• Henk C. de Graaff
  • François M. Klaassen
Part of the Computational Microelectronics book series (COMPUTATIONAL)


In the early days of transistor applications in electronic circuits the design of these circuits relied heavily on empirical methods; with a certain concept in mind the designer actually built his circuit on a (printed-)circuit board with discrete elements (capacitors, resistors, inductors, transistors, etc.) and checked its electrical performance. If the result was not satisfactory, the discrete elements were changed in value and/or type, until the electrical specifications were met. This empirical procedure was called breadboarding. With the advent of the integrated circuit this method was no longer appropriate, mainly for two reasons:
  • discrete elements have properties different from their integrated counter-parts. In the first place the integrated circuit has a substrate, common to all elements, that has to be taken into account (e.g. the parasitic pnp transistor, accompanying each vertical npn transistor, and the coupling between the various devices via the substrate). Furthermore, integrated resistors have rather large parasitic capacitances, etc.

  • the distances between the discrete elements of a breadboarded circuit are much larger (tens of millimetres) than those in integrated circuits (tens of microns) and so are the interconnections. Moreover, discrete elements are encapsulated. This means that the parasitic capacitive coupling between the elements in a breadboarded circuit is quite different from that in an integrated circuit and the self-inductances of the interconnection lines in a breadboarded circuit are much larger.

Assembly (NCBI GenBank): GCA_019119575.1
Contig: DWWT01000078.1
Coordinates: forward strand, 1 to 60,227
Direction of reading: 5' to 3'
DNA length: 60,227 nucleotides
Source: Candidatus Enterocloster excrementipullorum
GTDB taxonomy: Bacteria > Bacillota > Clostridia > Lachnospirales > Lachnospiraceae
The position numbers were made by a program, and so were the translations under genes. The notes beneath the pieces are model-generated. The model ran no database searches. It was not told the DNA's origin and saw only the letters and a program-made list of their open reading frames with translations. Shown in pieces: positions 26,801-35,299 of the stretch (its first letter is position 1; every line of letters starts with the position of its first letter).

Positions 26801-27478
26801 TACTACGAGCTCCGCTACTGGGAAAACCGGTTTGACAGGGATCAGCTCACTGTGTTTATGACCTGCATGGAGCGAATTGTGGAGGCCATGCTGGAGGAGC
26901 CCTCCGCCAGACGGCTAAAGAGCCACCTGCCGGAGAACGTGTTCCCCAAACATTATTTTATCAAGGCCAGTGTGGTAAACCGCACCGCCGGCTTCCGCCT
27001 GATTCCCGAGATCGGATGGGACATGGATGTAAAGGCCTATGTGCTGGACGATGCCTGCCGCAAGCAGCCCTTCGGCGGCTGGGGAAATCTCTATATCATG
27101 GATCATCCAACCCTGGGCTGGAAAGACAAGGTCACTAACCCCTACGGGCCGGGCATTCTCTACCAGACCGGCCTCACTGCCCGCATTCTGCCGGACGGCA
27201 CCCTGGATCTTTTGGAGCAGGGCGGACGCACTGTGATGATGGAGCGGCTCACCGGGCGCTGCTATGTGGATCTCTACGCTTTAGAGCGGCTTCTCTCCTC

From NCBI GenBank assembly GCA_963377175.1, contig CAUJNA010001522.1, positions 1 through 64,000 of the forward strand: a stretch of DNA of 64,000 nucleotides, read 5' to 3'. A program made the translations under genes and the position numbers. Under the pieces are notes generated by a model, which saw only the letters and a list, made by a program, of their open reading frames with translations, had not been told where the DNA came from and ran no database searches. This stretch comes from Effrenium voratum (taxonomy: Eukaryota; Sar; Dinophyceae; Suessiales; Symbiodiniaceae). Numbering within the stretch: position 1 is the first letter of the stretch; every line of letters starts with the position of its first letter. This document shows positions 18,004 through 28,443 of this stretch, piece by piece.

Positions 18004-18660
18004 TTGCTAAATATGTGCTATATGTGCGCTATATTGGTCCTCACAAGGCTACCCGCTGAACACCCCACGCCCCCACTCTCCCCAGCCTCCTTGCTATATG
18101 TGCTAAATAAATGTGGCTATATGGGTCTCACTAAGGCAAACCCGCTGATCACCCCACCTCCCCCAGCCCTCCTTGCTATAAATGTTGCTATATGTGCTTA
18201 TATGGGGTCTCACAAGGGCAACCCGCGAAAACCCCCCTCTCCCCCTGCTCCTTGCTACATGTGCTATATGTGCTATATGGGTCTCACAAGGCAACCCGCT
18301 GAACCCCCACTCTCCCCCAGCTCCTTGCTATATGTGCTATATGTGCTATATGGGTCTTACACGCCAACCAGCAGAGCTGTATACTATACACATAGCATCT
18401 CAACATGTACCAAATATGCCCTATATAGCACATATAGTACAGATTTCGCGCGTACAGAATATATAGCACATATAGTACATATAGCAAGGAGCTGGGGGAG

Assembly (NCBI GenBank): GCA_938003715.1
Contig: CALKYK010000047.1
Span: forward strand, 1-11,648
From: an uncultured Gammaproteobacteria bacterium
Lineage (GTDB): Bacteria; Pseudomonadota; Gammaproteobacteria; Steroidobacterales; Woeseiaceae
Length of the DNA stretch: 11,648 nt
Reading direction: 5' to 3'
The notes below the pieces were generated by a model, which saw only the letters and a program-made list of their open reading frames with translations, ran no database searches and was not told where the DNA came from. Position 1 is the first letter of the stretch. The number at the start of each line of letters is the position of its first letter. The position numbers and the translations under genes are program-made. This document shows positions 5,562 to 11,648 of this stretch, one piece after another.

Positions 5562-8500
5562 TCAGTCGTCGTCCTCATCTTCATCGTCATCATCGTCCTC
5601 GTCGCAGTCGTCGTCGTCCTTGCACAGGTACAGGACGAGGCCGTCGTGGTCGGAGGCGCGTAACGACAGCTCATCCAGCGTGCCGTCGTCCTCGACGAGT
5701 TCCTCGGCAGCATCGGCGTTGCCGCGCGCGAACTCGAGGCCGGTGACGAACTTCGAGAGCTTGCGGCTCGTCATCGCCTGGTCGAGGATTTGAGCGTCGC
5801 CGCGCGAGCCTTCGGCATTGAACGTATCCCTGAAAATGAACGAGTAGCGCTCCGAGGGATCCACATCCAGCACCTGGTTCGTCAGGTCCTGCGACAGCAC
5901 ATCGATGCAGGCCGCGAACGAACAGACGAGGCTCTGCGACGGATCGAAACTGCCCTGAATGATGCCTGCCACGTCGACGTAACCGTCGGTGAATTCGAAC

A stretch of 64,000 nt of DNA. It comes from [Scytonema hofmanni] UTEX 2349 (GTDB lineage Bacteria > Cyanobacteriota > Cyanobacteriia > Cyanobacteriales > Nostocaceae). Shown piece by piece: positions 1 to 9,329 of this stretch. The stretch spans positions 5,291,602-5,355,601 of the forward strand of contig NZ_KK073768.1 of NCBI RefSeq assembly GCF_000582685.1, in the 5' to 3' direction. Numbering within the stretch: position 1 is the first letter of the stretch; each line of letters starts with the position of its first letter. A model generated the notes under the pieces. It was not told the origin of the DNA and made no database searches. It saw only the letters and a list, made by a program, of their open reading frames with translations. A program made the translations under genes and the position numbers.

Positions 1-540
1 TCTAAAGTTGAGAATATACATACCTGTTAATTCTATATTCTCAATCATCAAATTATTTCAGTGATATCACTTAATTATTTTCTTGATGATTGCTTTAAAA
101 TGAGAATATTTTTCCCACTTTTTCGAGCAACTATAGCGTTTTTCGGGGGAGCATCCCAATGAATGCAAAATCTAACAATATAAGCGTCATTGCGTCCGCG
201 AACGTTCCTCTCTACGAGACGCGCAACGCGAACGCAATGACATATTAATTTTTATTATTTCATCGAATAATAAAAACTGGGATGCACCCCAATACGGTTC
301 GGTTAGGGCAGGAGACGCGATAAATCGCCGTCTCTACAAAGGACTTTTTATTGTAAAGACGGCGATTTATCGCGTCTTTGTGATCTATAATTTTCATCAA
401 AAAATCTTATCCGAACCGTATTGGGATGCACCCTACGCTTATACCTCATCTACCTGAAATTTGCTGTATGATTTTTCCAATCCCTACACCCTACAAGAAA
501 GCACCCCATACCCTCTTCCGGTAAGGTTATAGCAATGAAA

Discrete Element Device Physic Circuit Simulator Device Simulator Compact Model 
These keywords were added by machine and not by the authors. This process is experimental and the keywords may be updated as the learning algorithm improves.


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Copyright information

© Springer-Verlag/Wien 1990

Authors and Affiliations

  • Henk C. de Graaff
    • 1
  • François M. Klaassen
    • 1
  1. 1.Philips Research LaboratoriesEindhovenThe Netherlands

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